Three Contractors Arrested For Underpaying Employees And Falsifying Business Records In Connection With New York City Housing Authority Construction Projects
State Attorney General Spitzer and New York City Department of Investigation Commissioner Rose Gill Hearn today announced that three construction contractors were arraigned on felony and misdemeanor charges arising out of their falsification of records that made it appear that $367,000 in legally required prevailing wages were paid to 19 workers on New York City Housing Authority projects, when, in fact, such wages were not paid.
Mohammed Abdur Rashid, and his company Columbus General Construction Inc., and Tarcisio Ferreira and Harrison Jarvis, whose construction companies are now defunct, were charged with failure to pay wages, falsification of business records, false filings and perjury in connection with Housing Authority contracts at the Edgemere and Arverne Houses (Ocean Bay) located in Far Rockaway.
The defendants entered "not guilty" pleas in Queens County Criminal Court, and were ordered to return to court on October 15, 2003.
"The message is clear: falsifying records and failing to pay the prevailing wages on a public work project are serious violations of the law. Contractors who engage in such tactics can expect criminal sanctions," Spitzer said.
"These contractors unjustly chose to enrich themselves rather than pay employees their rightful wages. DOI will not tolerate this type of fraud or other acts of dishonesty and will investigate them with vigor. Upon recovering any improprieties, DOI will seek to prevent the company in question from obtaining future contracts with the City," said Commissioner Gill Hearn.
The joint investigation by the Attorney General's office and the Department of Investigation's Office of the Inspector General for the Housing Authority revealed that between July 2, 2001 and December 31, 2002, Rashid, Ferreira, Jarvis, and their respective companies employed nineteen workers at the Edgemere and Arverne Houses. The work was subject to federal and state prevailing wage laws, which dictate the hourly rates that must be paid to employees working on public projects. In each case, the defendants are alleged to have failed to pay workers prevailing wages, and attempted to conceal their wrongdoing by filing false payroll showing that their employees were paid properly. The workers received between $70 to $110 per day instead of up to $48.53 per hour, which they were entitled to by law.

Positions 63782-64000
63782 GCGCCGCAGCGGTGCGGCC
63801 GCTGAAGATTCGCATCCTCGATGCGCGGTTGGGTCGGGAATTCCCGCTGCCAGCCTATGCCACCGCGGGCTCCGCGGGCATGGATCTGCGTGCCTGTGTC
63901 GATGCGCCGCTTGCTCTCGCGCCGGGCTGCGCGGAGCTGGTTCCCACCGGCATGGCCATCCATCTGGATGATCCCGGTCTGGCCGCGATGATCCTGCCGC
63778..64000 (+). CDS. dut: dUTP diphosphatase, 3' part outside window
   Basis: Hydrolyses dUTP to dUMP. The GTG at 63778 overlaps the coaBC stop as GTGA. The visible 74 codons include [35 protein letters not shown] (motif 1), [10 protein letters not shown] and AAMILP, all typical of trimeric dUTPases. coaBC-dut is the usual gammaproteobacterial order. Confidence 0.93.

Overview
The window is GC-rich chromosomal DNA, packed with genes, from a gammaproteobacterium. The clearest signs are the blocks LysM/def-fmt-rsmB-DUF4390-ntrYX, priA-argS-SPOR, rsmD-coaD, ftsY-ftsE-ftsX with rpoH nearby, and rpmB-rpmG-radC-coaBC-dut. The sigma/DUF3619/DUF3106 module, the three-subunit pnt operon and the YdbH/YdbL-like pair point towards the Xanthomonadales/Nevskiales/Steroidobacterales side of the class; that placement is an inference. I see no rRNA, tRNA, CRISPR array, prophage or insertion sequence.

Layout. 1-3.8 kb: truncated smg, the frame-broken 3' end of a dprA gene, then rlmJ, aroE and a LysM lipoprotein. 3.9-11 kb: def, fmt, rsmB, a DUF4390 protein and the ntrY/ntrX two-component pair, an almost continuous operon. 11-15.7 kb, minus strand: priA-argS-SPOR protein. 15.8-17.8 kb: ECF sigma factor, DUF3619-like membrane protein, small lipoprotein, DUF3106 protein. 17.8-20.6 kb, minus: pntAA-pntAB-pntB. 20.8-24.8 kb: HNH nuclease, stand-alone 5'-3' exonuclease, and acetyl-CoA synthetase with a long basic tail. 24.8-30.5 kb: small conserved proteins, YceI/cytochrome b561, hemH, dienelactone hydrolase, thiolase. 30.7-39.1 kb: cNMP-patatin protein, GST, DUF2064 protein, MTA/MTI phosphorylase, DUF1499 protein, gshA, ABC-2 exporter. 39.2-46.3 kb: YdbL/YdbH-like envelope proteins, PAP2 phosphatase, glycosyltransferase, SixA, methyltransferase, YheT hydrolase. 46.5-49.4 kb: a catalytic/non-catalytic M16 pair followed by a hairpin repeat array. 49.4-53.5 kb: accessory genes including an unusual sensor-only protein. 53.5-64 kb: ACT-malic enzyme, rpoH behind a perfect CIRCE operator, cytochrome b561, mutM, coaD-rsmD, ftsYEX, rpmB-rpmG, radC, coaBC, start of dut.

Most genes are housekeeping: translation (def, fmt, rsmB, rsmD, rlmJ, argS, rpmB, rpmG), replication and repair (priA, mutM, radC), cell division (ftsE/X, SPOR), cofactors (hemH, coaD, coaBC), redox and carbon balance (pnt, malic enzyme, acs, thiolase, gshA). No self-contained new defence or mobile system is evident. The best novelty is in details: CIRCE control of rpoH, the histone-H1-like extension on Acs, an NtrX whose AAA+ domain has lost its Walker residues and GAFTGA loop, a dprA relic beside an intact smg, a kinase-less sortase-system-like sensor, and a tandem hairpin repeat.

The Attorney General is also seeking restitution for the underpayment of wages to employees, which totals more than $367,000.
As a result of the continuing cooperation between the OAG and DOI, over one million dollars in wage restitution orders have already been obtained this year.
Charges against the defendants are as follows:
Mohamed Abdur Rashid one count of Grand Larceny in the Second Degree, a class C felony; one hundred-five counts of Offering a False Instrument For Filing in the First Degree, a class E Felony; one hundred-five counts of Falsifying Business Records in the First Degree, a class E felony; ninety-eight counts of Perjury in the Second Degree, a class E Felony; and six counts of Failure to Pay Wages in Accordance with the state labor law, a Class A Misdemeanor. If convicted, Rashid could be sentenced to five to fifteen years on the grand larceny charge and up to four years on the false filing and perjury charges.
Tarcisio Ferreira and Harrison Jarvis multiple counts of Offering a False Instrument For Filing in the First Degree; Falsifying Business Records in the First Degree; Perjury in the Second Degree, and Failure to Pay Wages in Accordance with the state labor law. Ferreira was also charged with one count of Grand Larceny in the Third Degree, a class D felony. If convicted, Ferreira could be sentenced to three to nine years on the grand larceny charge and up to four years on the false filing and perjury charges. Jarvis could be sentenced to up to four years on the false filing and perjury charges.
The charges in this case are accusations and the defendants are presumed innocent unless and until proven otherwise by a court of law.
The case was referred by the Greater New York Laborers-Employers Cooperation and Education Trust (LECET) and the New York City and Vicinity Carpenters Labor-Management Trust Fund in conjunction with their TRADES campaign.
The case is being handled by Assistant Attorneys General Richard Balletta, James W. Versocki, and Devin Rice of the AG's Labor Bureau, under the supervision of Bureau Chief M. Patricia Smith. The investigation was conducted by Investigator Ed Elie of the AG's Criminal Investigations Bureau, along with the DOI Assistant Commissioner Steven A. Pasichow and Investigators Claudel L. Chery and Irene Serrapica of the New York City Housing Authority Inspector General's office.